Landmark UN labour treaty extends rights for domestic workers worldwide

A scene at the Sukarno-Hatta International Airport in Jakarta. Thousands of women leave their homes in Indonesia to work as domestic workers each year. Photo: IRIN/David Swanson

5 September 2013 – A United Nations treaty entering into force today will extend the labour and social rights of some 53 million domestic workers around the world.

From today, the Domestic Workers Convention will be legally binding for signatory countries. The treaty was adopted in 2011 by the International Labour Organization (ILO) and is the first of its kind.

“Today’s entry into force of Convention 189 sends a powerful signal to more than 50 million domestic workers worldwide,” said the Director of the ILO’s Working Conditions and Equality Department, Manuela Tomei.

“I hope that it will also send a signal to ILO Member States and that we soon see more and more countries committing to protect the rights of domestic workers.”

Domestic workers often face deplorable working conditions and are subject to labour exploitation and human rights abuses. Lack of legal protection increases their vulnerability and makes it difficult for them to seek remedies. As a result, they are often paid less than workers in comparable occupations and work longer hours.

The treaty gives employees the right to claim basic rights, including days off each week, set hours and a minimum wage. To date, eight ILO member States – Bolivia, Italy, Mauritius, Nicaragua, Paraguay, Philippines, South Africa and Uruguay – have ratified the Convention.

Since the Convention’s adoption, several countries have passed new laws or regulations improving domestic workers’ labour and social rights, including Venezuela, Bahrain, the Philippines, Thailand, Spain and Singapore. Legislative reforms have also begun in Finland, Namibia, Chile and the United States, among others. Several others have initiated the process of ratification, including Costa Rica and Germany.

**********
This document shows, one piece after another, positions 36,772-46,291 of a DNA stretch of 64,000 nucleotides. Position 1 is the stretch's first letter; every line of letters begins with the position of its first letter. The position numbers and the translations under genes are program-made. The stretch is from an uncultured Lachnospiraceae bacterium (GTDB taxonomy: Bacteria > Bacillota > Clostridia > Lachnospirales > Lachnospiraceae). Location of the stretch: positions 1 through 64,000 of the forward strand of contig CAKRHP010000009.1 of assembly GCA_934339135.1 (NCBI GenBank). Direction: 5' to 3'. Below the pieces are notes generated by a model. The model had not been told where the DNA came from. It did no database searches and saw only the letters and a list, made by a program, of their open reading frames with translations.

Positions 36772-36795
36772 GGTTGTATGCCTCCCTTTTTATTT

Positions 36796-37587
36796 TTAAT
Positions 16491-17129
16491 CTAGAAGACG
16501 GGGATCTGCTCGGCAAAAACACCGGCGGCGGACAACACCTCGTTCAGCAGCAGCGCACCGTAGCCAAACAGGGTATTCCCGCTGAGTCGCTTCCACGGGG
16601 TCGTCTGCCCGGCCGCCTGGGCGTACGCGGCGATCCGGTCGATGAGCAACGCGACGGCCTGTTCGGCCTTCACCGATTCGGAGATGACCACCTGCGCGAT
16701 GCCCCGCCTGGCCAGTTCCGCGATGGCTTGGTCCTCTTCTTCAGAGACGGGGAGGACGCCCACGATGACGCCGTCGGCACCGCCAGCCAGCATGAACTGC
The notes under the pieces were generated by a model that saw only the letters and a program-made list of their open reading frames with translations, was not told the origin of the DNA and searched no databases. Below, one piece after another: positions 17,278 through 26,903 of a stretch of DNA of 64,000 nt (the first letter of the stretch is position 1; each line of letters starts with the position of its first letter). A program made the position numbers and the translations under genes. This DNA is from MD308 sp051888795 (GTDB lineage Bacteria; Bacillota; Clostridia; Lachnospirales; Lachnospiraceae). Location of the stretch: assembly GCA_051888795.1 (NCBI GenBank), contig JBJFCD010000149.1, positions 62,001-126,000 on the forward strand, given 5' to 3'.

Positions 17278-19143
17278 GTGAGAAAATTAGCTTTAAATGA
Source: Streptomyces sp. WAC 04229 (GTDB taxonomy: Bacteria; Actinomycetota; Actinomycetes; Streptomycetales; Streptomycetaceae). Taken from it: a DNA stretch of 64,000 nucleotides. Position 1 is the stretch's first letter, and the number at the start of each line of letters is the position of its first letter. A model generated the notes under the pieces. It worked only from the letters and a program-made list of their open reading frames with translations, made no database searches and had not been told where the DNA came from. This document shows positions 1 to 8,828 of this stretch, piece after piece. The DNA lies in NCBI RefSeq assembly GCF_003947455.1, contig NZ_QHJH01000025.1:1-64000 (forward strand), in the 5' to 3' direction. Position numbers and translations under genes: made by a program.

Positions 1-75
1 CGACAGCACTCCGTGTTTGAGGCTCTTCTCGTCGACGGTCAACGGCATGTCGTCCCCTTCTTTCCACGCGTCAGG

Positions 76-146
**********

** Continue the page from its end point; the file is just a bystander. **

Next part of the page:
“All this shows that the momentum sparked by the ILO Convention on domestic workers is growing,” Ms. Tomei said. “The Convention and Recommendation have effectively started to play their role as catalysts for change. They now serve as a starting point for devising new polices in a growing number of countries – recognizing the dignity and value of domestic work.”

According to an ILO study released in January, domestic workers work for private households, often without clear terms of employment, unregistered and excluded from the scope of labour legislation. At the time of the research, only 10 per cent were covered by general labour legislation to the same extent as other workers. More than one quarter are completely excluded from national labour legislation.


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